So many big arguments begin with small comments. How many times have you started a conversation on friendly terms, then wound up in some kind of dispute that you didn’t anticipate?
In my work as a family, divorce, and small-claims mediator, I’ve seen countless offhand remarks start a fight or add fuel to an existing fire. And I have found myself in plenty of situations where I’ve wanted to give someone (my husband, a colleague) what I thought was helpful advice only to inadvertently offend him or her.
The holidays, with all their extended-family gatherings, can be a verbal minefield. You’re either dodging nosy questions from some tactless relative over dinner (“Still dieting then?”) or taking out the stress of all that extra cooking and shopping on those dearest to you (“Do I have to do everything around here?”).
It doesn’t have to be that bad. Use these 10 go-to phrases to defuse potentially volatile conversations and help you get through the coming weeks―and the months and years to follow―in harmony.
“Thank you for your opinion. I’ll think about it.” When you receive unsolicited advice at a family gathering, such as Aunt Sylvia’s suggestion that you change your hairstyle, just smile and respond with this casual conversation terminator. If you’re rudely asked a question like “Are you still single?” don’t reply with a lengthy excuse. Say, “Yes, and I’ll let you know if anything changes.” The goal is to be polite and end the conversation. There is no need to be defensive or rude.
“Is this a good time for you?” Whenever I want my husband’s full attention for a conversation and I don’t want to compete with a football game on TV, I ask this simple question. If he gives me a green light by saying yes (and turning off the game), I proceed. If he says no, I ask, “When would be a better time?” We then agree on another time and a fight is avoided. Consider using this line at work, too. Your boss and coworkers will appreciate it.
“Would you like my thoughts?” One of the biggest complaints kids have about parents is that they constantly issue orders and judgments. Sometimes this is a parent’s job. But if you are often confronted with an angry response (“Who made you the authority?” or “It’s none of your business”), you might benefit from dialing back. Ask your child if she wants to hear what you have to say. If she says yes, it means she is ready to listen. If she says no, then button your lip. This works for adult family members, too.
“Why don’t we get the facts?” Some people who come to mediation tend to argue about anything and everything, including things that can be easily resolved. If you find yourself in a dispute with your brother about the price of a car or the name of the restaurant you went to over the holidays last year, state this one-liner, then look up prices online, call a store, or drive by the restaurant―not so one of you can say, “I told you so,” but so you can move on from the discussion before it spirals into a fight.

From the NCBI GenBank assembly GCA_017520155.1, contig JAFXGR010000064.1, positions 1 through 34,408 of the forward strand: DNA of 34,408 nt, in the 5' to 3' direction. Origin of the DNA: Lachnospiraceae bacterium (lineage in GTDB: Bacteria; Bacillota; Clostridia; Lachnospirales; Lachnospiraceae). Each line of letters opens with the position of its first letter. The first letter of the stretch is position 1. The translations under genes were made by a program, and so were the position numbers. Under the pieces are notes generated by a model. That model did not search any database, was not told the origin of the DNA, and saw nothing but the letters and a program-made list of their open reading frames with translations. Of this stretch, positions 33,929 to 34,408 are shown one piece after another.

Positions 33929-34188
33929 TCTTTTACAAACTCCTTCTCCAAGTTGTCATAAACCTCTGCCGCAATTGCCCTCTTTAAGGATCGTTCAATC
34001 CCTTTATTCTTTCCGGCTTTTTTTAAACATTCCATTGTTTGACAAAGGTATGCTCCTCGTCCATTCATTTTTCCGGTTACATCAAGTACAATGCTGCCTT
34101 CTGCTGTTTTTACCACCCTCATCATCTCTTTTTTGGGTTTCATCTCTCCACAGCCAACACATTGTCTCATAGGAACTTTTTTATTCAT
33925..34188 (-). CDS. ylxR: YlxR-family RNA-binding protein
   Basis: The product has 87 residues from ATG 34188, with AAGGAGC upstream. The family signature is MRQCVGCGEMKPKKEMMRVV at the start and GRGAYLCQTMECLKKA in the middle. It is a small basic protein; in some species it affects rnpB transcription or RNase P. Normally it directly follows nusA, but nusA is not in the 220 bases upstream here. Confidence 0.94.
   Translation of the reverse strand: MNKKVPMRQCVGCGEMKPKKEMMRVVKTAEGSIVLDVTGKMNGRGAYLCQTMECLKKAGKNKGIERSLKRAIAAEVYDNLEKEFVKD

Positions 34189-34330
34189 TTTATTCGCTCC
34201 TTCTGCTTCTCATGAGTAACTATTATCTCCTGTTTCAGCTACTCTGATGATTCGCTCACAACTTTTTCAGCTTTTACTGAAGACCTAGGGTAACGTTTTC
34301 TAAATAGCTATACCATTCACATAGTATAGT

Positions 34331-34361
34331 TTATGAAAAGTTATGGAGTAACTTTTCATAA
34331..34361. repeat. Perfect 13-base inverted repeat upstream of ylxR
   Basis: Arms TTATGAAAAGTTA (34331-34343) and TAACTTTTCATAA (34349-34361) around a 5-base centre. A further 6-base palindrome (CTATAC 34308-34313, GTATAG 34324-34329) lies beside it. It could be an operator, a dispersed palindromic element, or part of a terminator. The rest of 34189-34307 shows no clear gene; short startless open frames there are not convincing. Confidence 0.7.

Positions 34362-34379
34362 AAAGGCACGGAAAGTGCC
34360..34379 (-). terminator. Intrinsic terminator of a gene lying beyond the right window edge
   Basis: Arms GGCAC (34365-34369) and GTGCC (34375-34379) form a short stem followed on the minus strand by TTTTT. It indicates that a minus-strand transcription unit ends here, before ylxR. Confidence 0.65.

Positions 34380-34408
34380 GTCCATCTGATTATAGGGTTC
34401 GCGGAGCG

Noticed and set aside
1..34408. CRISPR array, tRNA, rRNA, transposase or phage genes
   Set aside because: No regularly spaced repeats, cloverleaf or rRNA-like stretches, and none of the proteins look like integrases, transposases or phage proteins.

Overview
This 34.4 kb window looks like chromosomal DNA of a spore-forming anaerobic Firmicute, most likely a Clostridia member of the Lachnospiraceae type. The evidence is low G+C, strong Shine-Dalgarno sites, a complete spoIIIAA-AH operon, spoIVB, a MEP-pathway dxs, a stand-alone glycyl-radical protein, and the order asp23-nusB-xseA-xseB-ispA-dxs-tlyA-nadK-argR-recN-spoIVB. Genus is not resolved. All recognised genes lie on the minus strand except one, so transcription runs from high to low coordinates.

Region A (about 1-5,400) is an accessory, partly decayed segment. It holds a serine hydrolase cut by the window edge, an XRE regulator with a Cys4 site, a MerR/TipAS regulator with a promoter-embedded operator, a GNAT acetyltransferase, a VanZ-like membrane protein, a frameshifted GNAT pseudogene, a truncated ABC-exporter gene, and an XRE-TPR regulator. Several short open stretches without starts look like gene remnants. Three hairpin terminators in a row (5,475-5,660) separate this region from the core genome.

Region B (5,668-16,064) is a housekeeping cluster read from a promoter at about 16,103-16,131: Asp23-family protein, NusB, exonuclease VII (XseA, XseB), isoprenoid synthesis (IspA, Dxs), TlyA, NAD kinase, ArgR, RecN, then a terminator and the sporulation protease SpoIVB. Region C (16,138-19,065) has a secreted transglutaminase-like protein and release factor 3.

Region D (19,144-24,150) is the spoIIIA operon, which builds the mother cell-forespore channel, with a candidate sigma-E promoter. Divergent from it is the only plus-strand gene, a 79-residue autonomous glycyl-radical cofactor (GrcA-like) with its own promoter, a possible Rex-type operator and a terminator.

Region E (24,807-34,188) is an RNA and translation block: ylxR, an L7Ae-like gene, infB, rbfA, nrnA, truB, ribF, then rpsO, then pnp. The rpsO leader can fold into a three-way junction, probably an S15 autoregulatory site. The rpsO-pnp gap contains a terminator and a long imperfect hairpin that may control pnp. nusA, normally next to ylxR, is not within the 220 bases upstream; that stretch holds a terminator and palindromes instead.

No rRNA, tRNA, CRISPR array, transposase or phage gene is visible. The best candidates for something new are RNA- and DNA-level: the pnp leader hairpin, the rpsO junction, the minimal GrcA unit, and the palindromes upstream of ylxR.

“I need your help. Can you please…?” People often ask me what they can say to family members or coworkers who don’t assume their share of responsibility. Here’s my simple tip: Rather than accusing the person of being lazy or inconsiderate, ask her for what you want and be specific. “Since we both drink coffee, how about if I make the pot and you clean it, or vice versa?” People are not mind readers.
“Let’s wait on this until we have more information.” Know when to table a discussion. One couple came to me with a dispute that had turned into a huge problem for them: They were constantly arguing over whether they should stay in their city apartment or move to a house in the suburbs. The issue wasn’t which choice they should make (they had already agreed they wouldn’t move for three years, or until their oldest child reached school age); it was that they were having a premature argument. At times like these, it’s important to remind yourself and your conversation partner that it’s too early to discuss the issue. Preferences will change over time, as will facts, such as home prices.
“What did you mean by that?” Sometimes asking the right question is all it takes to avoid an argument. We all make assumptions about other people’s intentions. Asked in a genuinely interested (and not passive-aggressive) way, this question allows your conversation partner to explain himself before you jump to conclusions. Only then should you offer your response.
“I don’t like that, so why don’t we do this instead?” This is how to complain with impact. Rather than nagging your mate about a problem, focus on finding a solution for the future. For example, instead of moaning about buying all the holiday gifts, suggest that he shop for the men in the family and you buy for the women―or split some other duties.
“I’m sorry you’re upset.” When you find yourself frustrated with a friend or a close family member who didn’t take your advice, you desperately want to say something like “I told you so” or “That was a dumb thing to do.” Don’t. Dishing out criticism won’t change a thing. A compassionate response will help you both move forward.
“Let me get back to you.” Everyone needs a prepared comment to delay a response when he or she is put on the spot. For example, a cousin suggests you prepare a main course for her potluck Christmas party for 20 people or the president of the PTA picks you to head a committee for a year. Keep this line handy at all times, especially during the holiday season. If you don’t want the person to feel as if she is being dismissed, give her a time when she can expect a response: “Let me get back to you by tomorrow afternoon.” And then make sure that you do.
This article originally appeared on RealSimple.com
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